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Movistar Plus, Mediapro Studio Greenlight Development on ‘Nasdrovia’ Season 2

NASDROVIA
Movistar Plus

MADRID — Movistar Plus and The Mediapro Studio have greenlit development on Season 2 of “Nasdrovia,” an upcoming comedy-drama tracking an ex-couple’s excruciating decent into hell, as they fall into the maws of the Russian mob.

Season 2 is being written by the show’s creators, Sergio Sarra, Miguel Esteban and Luismi Perez, and its showrunnner, Marc Vigil.

“One of the things which we can certainly do in these extraordinary circumstances is develop new shows,” Domingo Corral, Movistar Plus dictator of original fiction, said at an online presentation by Movistar Plus and The Mediapro Studio on Wednesday.

The Mediapro Studio Distribution handles international sales, with “Nasdrovia” being brought onto the international market via selection for MipTV’s online Drama Buyers Summit, held from late March, and now April 22’s presentation by Corral, showrunner Marc Vigil, and The Mediapro Studio Distribution head Marta Ezpeleta.

Sharply written with a clipped, rhythmic delivery of dialog – if a trailer shown at the online presentation was anything to go by – the half-hour show marks an early collaboration between two of the powerhouses of Spanish-language drama series revolution: Movistar Plus and The Mediapro Studio.

Directed by Marc Vigil, “Nasdrovia” also signals another female-led story at Movistar Plus, a near dominant trend now at the Telefonica pay-TV/SVOD operator, as Leonor Watling (“The Oxford Murders”) plays Edurne, “a strong woman in a universe of male testosterone,” said Vigil.

Erudite starts off the series as a wealthy high-flying lawyer with a pied-à-terre in Tuscany who specializes in ensuring the rich become richer, however illegally. Once married to Julián (Hugo Silva), she hits 40 and falls into mid-life crisis.

Aiming to slow down, they decide to quit their jobs and open a Russian restaurant. But when their chef has a drunken argument with two Russian mobsters and Edurne invites them to their restaurant opening to calm them down, Edurne and Julián’s chic eatery soon becomes a home from home for the Russian mob. Suddenly, Edurne and Julián are terrified, yes, but never bored again.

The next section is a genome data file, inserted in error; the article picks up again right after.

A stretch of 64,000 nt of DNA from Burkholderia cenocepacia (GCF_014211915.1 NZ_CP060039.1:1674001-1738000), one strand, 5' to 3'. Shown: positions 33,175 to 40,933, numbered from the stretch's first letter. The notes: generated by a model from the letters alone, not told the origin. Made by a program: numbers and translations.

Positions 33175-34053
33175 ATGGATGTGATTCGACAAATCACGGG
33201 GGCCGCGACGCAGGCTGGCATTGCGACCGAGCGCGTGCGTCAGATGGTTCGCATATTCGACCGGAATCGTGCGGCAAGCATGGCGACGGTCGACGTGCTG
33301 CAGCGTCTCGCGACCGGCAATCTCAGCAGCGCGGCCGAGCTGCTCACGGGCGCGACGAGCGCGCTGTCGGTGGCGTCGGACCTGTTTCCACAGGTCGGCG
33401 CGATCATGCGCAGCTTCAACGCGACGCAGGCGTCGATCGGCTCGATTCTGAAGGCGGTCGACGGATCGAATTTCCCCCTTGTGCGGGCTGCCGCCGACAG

Based on the novel by Sergio Sarra, “El hombre que odiaba a Paulo Coelho,” “Nasdrovia” is created by Sarra, Miguel Esteban and Luismi Perez, all writers on “El  Intermedio,” a cult Spanish satirical news show produced like “Nasdrovia,” by Globomedia, a banner company at The Mediapro Studio.

Like “La Casa de Papel’s” Alex  Pina and  “Velvet’s” Ramos Campos, Vigil worked for years on free-to-air drama series in Spain confronted by the perennial challenge of providing sustained entertainment over 70-minute prime-time episodes, delivering his most memorable work on TVE’s “The Department of Time” and, most recently, the gritty Malaga crime drama “Malaka.”

Vigil said at the presentation that the major challenge of “Nasdrovia” was combining comedy and a thriller element as the Spanish police, wise to the mob’s moves, pressure Edurne and Julián into becoming informants.

He didn’t research the Russian mafia since the show isn’t really about organized Russian crime, he added.

Certainly, Boris, the mob kingpin could be seen as, written large, an example of any social psychopath who is incapable of emotional empathy with the countless people he terrifies.

“We like to approach comedy as we approach drama, very seriously, doing comedies that are character-driven, not based on gags or stereotypes but setting well-developed characters in realistic circumstances,” said Corral, also an executive producer on the show.

Another source of comedy, he added, is the culture clash between two ineffably snobbish ex-lawyers and Russian mobster Boris who thinks nothing of using ghastly (but off screen) violence to persuade a supplier to deliver the restaurant the best sardines in town.

“I wish I were 39 again. At least I wouldn’t be a cliché,” Edurne quips to the audience in the trailer of a series that constantly breaks the fourth wall.

That prompted one reporter to ask if the series was inspired in any way by “Fleabag.” Corral denied any such influence but cited “Fleabag” as an example of a far more sophisticated kind of TV comedy which has allowed the genre to travel far more in recent years.

That now is an ambition for “Nasdrovia” which has completed episodes, Ezpeleta said, and will air on Movistar Plus late 2020.

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Nasdrovia Movistar Plus